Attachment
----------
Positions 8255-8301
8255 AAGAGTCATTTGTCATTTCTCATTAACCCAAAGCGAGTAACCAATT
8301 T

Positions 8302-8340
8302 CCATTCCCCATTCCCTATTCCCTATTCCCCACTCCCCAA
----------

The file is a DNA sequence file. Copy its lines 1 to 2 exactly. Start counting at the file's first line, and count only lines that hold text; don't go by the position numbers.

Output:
Positions 8255-8301
8255 AAGAGTCATTTGTCATTTCTCATTAACCCAAAGCGAGTAACCAATT